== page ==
You’d be surprised at the number of people that think home security systems only consist of cameras and an alarm. They often neglect other parts, such as motion sensors, motion-activated lights, video doorbells, door and window sensors, and smoke and heat sensors.
While all of them usually have to do with protecting your home from burglars and potential thieves, smoke and heat sensors actually work to protect your home from any unwanted accidents that might result in a fire. As such, they’re a somewhat different part of home security, but still an important one.
With that in mind, you should definitely have smoke and heat sensors throughout your home. They might end up saving it in case something happens, and the price you’ll pay for them is more than worth it. However, choosing the right ones and placing them well can be the difference between them working and saving your home, and them making no difference at all. To help you, below we answer the two most popular questions, in order for you to make the right decisions.
First things first, what type of heat and smoke detectors do you choose?
Yes, there is more than one type, and some work better than others when it comes to your home’s security.
The first type is optical beam smoke detectors, which are photoelectric, and are usually recommended for use in spaces with high ceilings, such as warehouses. They measure smoke over a large, open area, instead of a single location. They’re very sensitive to diluted smoke, and they’re extremely effective at detecting particles of smoke as a result of smoky, slow-burning fires.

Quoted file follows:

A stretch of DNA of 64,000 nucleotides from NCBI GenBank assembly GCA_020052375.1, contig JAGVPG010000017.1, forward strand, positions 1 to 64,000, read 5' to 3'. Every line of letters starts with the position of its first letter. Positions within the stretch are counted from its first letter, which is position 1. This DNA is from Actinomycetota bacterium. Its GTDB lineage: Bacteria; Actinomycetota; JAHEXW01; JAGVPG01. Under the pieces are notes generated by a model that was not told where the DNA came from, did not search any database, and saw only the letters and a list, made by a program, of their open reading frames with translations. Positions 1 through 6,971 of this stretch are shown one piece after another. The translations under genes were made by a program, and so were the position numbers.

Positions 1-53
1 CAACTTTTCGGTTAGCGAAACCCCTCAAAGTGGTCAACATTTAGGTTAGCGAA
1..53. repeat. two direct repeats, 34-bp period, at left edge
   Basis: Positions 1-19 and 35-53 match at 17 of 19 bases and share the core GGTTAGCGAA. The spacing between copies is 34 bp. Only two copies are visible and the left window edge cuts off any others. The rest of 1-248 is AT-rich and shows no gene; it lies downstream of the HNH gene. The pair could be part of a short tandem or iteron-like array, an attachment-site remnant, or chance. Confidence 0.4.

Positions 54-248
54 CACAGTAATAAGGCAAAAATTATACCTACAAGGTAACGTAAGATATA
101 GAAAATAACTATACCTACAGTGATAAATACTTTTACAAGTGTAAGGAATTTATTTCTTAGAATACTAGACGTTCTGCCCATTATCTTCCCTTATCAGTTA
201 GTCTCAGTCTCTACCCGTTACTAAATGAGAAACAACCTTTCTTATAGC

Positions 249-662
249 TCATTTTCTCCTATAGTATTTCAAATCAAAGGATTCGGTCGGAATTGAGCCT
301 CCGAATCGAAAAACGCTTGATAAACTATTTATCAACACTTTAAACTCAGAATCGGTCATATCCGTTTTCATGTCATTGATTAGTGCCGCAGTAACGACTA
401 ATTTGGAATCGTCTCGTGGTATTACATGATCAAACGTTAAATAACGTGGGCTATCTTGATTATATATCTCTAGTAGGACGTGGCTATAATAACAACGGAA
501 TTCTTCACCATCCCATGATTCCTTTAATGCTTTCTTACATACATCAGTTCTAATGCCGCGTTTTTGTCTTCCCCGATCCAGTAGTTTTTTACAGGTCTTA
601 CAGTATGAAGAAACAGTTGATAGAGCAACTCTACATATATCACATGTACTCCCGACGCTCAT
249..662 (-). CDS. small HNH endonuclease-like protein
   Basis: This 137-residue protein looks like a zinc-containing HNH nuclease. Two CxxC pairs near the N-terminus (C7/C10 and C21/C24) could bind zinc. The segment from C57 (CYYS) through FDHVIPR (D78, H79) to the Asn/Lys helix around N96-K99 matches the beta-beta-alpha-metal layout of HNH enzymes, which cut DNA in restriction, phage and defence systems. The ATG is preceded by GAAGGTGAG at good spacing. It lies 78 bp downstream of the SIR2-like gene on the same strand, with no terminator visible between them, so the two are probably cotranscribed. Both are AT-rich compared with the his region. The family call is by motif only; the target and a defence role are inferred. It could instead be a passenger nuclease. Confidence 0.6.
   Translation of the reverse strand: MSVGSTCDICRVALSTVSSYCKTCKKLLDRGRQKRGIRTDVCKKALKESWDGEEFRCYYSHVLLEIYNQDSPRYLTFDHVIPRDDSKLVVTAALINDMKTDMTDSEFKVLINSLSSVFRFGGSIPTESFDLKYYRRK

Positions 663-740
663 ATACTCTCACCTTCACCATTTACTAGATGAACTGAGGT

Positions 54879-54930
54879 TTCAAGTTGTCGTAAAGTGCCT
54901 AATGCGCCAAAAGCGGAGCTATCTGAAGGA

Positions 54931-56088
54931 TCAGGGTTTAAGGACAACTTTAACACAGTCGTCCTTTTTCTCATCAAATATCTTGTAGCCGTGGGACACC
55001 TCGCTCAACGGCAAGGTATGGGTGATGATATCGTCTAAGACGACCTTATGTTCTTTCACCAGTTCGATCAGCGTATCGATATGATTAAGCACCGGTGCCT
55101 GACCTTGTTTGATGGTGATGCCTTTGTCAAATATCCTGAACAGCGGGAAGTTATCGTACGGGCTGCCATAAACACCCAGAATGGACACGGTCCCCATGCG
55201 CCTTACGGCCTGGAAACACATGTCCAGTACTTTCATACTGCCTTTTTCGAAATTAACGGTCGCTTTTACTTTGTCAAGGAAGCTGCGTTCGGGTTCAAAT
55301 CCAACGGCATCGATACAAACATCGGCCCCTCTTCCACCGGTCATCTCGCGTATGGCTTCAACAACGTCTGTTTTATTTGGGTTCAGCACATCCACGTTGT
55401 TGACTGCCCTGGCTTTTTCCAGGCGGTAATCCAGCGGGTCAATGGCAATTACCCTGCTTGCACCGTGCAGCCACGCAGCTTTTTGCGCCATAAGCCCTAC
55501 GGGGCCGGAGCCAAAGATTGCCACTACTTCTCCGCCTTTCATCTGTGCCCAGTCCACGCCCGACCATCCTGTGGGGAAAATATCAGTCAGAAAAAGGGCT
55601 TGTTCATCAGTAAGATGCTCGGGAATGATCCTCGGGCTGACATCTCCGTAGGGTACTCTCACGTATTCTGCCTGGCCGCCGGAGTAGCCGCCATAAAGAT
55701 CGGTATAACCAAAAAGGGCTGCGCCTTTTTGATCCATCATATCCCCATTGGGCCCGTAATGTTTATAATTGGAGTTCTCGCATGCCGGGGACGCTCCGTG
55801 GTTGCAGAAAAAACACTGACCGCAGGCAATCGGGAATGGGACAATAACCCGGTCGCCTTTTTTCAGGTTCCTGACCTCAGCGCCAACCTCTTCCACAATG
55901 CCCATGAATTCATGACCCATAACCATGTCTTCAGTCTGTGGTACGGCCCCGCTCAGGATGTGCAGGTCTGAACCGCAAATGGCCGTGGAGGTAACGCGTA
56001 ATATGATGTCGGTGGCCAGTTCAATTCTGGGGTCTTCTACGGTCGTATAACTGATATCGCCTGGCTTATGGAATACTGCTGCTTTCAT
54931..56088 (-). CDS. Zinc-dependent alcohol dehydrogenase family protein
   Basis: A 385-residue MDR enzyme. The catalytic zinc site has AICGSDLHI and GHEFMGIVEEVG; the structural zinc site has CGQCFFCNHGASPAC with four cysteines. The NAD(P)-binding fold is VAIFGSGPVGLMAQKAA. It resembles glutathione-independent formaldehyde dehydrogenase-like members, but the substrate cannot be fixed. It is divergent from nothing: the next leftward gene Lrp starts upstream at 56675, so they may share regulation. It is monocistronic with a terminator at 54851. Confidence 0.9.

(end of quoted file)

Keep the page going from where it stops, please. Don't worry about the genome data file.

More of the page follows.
They work by aiming a light source into a sensing chamber, with an angle away from the sensor itself. Whenever smoke enters the chamber, light is reflected onto the sensor, which triggers the alarm. You can have a transmitter at one end, and a reflector on the other, and they’re often used in buildings where a single-point smoke detector is not really economical.
For home use, though, you should go for ionization detectors. They monitor ions (electrically charged particles) in the air. If there’s smoke in the device, you have an electrical imbalance. The flow of the current is obstructed, which sets off an alarm when the current is too low. This kind of detector works best with fast flaming fires and is ideal when you have small areas with highly combustible materials. They’re pretty inexpensive, and the most popular type in the world. They often react very quickly, but sometimes they can’t differentiate between smoke and steam, which does make them prone to false alarms.
Now that you chose your detectors, where do you place them?
The positioning is crucial in order to ensure detection is efficient. While each detector will come with instructions as part of the user manual, there are a few basic tips that dictate placement depending on your ceiling type. Do note that you’ll have to comply with any building regulations when installing it.
If you have a flat ceiling, a smoke alarm will ideally go to the ceiling’s center. You should have it at least 300mm away from any surrounding walls, as well as from decorative objects and light fittings. Air won’t circulate well here, and this does affect the sensor’s operation.
It’s smart to have it directly on the ceiling since hot air rises initially, then spreads out. This allows the sensor to react quickly. If you can’t have it directly on the ceiling, try not to put it more than 575mm below it.
The other option is with a sloped ceiling. In this case, you’ll want the position to be measured vertically, from the peak. You can have a smoke alarm as far as 600mm from the peak, and a heat alarm up to 150mm from the peak. As with a flat ceiling, you should do your best to have this be as close to the center of the ceiling as possible.
As you can see, placing the smoke and heat sensors isn’t too difficult. As long as you keep these few things in mind, you can sleep well knowing that your home is safe from any fire hazards.